Abstract

The tumor suppressors BAP1 and ASXL1 interact to form a polycomb deubiquitinase complex that removes monoubiquitin from histone H2A lysine 119 (H2AK119Ub). However, BAP1 and ASXL1 are mutated in distinct cancer types, consistent with independent roles in regulating epigenetic state and malignant transformation. Here we demonstrate that Bap1 loss in mice results in increased trimethylated histone H3 lysine 27 (H3K27me3), elevated enhancer of zeste 2 polycomb repressive complex 2 subunit (Ezh2) expression, and enhanced repression of polycomb repressive complex 2 (PRC2) targets. These findings contrast with the reduction in H3K27me3 levels seen with Asxl1 loss. Conditional deletion of Bap1 and Ezh2 in vivo abrogates the myeloid progenitor expansion induced by Bap1 loss alone. Loss of BAP1 results in a marked decrease in H4K20 monomethylation (H4K20me1). Consistent with a role for H4K20me1 in the transcriptional regulation of EZH2, expression of SETD8—the H4K20me1 methyltransferase—reduces EZH2 expression and abrogates the proliferation of BAP1-mutant cells. Furthermore, mesothelioma cells that lack BAP1 are sensitive to EZH2 pharmacologic inhibition, suggesting a novel therapeutic approach for BAP1-mutant malignancies.

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Acknowledgements

This work was supported by the Pershing Square Sohn Prize (R.L.L.), by grant 2R01GM096056 (M.L.), by grant CA172636 (R.L.L. and A.M.) and by grant F31 CA180642-02 (L.M.L.). Work in the Memorial Sloan Kettering Cancer Center (MSKCC) Core facilities that supported these studies is supported by P30 CA008748. R.L.L. is a Leukemia and Lymphoma Society Scholar. We would like to thank V. Rotter (Weizmann Institute of Science, Israel), X. Jiang (MSKCC), and M. Ladanyi (MSKCC) for generously providing plasmids for this work. We would like to thank D. Scheinberg (MSKCC) for generously sharing the mesothelioma cell lines used in this work.

Author information

Author notes

    • Wendy Béguelin
    •  & Richard Koche

    These authors contributed equally to this work.

Affiliations

  1. Human Oncology and Pathogenesis Program, Memorial Sloan Kettering Cancer Center, New York, New York, USA.

    • Lindsay M LaFave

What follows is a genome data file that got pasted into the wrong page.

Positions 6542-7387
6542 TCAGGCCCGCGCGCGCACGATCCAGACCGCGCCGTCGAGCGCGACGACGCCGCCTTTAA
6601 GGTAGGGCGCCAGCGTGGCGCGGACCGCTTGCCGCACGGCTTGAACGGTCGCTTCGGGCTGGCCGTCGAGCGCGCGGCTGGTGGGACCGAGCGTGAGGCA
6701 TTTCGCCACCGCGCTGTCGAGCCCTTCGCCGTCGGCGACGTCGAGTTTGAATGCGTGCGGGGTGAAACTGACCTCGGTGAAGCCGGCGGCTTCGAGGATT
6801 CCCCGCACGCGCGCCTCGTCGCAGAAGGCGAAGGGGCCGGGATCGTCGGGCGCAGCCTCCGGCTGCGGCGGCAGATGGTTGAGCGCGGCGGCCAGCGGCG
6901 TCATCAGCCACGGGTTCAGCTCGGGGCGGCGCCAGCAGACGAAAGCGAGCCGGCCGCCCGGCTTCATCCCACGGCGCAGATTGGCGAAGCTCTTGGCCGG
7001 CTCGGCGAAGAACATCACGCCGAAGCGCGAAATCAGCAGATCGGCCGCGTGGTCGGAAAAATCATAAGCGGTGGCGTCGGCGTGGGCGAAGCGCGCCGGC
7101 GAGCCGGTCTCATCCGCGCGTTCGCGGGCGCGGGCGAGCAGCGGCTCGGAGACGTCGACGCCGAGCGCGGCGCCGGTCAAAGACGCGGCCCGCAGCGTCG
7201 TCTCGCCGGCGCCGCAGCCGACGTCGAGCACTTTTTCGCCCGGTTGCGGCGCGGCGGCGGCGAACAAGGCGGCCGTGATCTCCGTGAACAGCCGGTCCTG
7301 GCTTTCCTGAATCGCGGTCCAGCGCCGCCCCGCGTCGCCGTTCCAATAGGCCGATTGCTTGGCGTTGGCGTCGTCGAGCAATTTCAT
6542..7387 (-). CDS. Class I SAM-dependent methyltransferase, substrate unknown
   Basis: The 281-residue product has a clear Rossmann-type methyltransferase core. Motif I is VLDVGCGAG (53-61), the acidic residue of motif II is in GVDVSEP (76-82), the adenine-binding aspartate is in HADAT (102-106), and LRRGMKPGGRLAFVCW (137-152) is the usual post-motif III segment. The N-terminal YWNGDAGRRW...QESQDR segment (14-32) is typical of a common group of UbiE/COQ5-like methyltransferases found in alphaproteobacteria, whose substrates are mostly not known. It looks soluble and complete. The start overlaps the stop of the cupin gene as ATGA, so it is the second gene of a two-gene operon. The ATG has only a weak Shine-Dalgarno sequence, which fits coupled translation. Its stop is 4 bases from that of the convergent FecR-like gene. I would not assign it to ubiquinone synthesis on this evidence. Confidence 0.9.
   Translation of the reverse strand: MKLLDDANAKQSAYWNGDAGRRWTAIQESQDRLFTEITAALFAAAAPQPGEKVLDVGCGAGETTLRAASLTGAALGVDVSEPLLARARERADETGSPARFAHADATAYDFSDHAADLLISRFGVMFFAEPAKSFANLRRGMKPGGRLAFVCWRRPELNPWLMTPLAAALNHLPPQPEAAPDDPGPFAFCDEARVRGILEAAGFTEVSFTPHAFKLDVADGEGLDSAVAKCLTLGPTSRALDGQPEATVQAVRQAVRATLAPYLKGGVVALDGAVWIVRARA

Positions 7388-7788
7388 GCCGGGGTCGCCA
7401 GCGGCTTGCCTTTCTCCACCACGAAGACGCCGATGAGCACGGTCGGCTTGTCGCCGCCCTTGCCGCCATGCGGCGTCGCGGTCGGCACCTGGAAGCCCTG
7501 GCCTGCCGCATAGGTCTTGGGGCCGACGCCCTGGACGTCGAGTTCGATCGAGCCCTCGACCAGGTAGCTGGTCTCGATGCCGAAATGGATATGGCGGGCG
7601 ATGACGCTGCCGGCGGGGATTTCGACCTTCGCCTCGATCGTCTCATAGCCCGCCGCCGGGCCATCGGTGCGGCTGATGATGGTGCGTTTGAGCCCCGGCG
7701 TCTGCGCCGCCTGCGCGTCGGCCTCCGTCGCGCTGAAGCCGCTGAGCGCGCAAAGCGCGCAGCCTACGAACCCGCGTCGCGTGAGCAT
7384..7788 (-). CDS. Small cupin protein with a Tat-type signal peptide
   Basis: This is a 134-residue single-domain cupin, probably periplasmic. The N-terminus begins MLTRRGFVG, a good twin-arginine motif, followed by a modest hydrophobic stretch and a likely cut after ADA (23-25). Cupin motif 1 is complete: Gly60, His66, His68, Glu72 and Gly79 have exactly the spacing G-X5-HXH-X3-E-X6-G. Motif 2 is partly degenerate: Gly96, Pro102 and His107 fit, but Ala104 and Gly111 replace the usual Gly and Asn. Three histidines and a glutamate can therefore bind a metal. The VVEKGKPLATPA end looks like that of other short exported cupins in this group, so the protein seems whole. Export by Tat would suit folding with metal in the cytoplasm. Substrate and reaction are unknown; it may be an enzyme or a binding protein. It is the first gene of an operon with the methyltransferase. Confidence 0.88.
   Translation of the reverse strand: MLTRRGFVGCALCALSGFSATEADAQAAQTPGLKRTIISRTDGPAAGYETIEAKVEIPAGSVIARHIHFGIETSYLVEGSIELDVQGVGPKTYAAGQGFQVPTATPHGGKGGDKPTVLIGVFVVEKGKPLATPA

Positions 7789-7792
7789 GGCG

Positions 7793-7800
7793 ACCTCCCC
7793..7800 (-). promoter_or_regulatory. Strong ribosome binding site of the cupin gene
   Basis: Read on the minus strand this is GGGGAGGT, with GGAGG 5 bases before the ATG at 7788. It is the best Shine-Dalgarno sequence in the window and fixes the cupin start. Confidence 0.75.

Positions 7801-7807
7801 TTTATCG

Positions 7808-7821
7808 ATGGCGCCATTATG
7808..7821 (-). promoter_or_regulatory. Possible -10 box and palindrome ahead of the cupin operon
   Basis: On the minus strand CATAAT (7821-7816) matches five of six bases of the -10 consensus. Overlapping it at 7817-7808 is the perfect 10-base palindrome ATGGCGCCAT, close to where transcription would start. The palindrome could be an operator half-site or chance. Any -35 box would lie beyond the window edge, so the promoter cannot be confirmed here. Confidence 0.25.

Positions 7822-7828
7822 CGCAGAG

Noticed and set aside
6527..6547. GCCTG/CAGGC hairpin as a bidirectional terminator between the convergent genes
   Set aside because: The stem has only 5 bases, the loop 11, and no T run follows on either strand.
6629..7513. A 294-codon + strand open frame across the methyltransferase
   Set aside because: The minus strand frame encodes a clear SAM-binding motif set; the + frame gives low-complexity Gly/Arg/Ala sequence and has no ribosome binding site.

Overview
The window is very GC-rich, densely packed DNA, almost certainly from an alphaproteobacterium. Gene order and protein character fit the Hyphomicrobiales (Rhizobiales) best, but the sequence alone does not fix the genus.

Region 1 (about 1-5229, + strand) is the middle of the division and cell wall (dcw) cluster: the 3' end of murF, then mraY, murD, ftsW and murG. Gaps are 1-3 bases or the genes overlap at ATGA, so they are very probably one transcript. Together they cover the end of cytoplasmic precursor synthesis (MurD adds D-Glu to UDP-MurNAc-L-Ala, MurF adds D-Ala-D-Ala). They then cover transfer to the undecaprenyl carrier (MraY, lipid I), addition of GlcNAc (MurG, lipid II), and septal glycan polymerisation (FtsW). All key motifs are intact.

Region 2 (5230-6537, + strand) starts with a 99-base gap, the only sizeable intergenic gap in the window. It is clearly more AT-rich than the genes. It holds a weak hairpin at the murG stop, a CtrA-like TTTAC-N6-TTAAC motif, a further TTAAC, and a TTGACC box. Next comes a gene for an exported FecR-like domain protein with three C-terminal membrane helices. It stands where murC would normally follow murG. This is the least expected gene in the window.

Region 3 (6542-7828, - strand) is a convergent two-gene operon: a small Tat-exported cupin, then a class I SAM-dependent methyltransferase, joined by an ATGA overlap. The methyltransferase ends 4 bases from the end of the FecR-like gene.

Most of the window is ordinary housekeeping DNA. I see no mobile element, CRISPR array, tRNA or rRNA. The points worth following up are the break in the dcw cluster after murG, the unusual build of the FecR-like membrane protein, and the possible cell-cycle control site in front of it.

• , Efthymia Papalexi
    • , Matthew D Keller
    • , Todd Hricik
    • , Katerina Konstantinoff
    • , Jean-Baptiste Micol
    • , Benjamin Durham
    • , Young Rock Chung
    • , Omar Abdel-Wahab
    •  & Ross L Levine
  2. Gerstner Sloan Kettering School of Biomedical Sciences, New York, New York, USA.

    • Lindsay M LaFave
  3. Department of Hematology/Oncology, Weill Cornell Medical College, New York, New York, USA.

    • Wendy Béguelin
    • , Matt Teater
    •  & Ari Melnick
  4. The Center for Epigenetics Research, Memorial Sloan Kettering Cancer Center, New York, New York, USA.

    • Richard Koche
    • , Alan Chramiec
    • , Andrei V Krivtsov
    • , Scott A Armstrong
    •  & Ross L Levine
  5. Cancer Biology and Genetics Program, Memorial Sloan Kettering Cancer Center, New York, New York, USA.

    • Richard Koche
    •  & Scott A Armstrong
  6. Department of Pediatrics, Memorial Sloan Kettering Cancer Center, New York, New York, USA.

    • Barbara Spitzer
    •  & Scott A Armstrong
  7. Epizyme, Inc., Cambridge, Massachusetts, USA.

    • Sarah K Knutson
    • , John E Campbell
    •  & Heike Keilhack
  8. Chemical Biology Program, Memorial Sloan Kettering Cancer Center, New York, New York.

    • Gil Blum
    •  & Minkui Luo
  9. Tri-Institutional Program in Chemical Biology, Memorial Sloan Kettering Cancer Center, New York, New York, USA.

    • Gil Blum
  10. Chemical Synthesis Core, Memorial Sloan Kettering Cancer Center, New York, New York, USA.

    • Xinxu Shi
    •  & Ouathek Ouerfelli
  11. Proteomics Center of Excellence, Northwestern University, Evanston, Illinois, USA.

    • Emma H Doud
    • , Paul M Thomas
    •  & Neil L Kelleher
  12. Anti-Tumor Assessment Core, Memorial Sloan Kettering Cancer Center, New York, New York, USA.

    • Inna Khodos
    •  & Elisa de Stanchina
  13. Department of Surgery, Memorial Sloan Kettering Cancer Center, New York, New York, USA.

    • Prasad S Adusumilli
  14. Leukemia Service, Department of Medicine, Memorial Sloan Kettering Cancer Center, New York, New York, USA.

    • Omar Abdel-Wahab
    •  & Ross L Levine

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Contributions

L.M.L., O.A.-W. and R.L.L. designed the study. L.M.L., W.B., A.C., E.P., M.D.K., K.K., J.-B.M., I.K., E.H.D., X.S., Y.R.C. and O.A.-W. performed the experiments. L.M.L., W.B., R.K., M.T., B.S., T.H., A.C. and O.A.-W. performed ChIP-and RNA-Seq, sequencing and subsequent downstream analyses. B.D., S.K.K., J.E.C., G.B., E.d.S., O.O., P.S.A., P.M.T., N.L.K., M.L., H.K., A.M., S.A.A. and R.L.L. participated in data analysis and discussions. L.M.L. and R.L.L. prepared the manuscript with input from all authors.

Competing interests

S.K.K., J.E.C. and H.K. are employees of Epizyme, Inc. S.A.A. is a consultant for Epizyme, Inc.

Corresponding author

Correspondence to Ross L Levine.

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DOI

https://doi.org/10.1038/nm.3947

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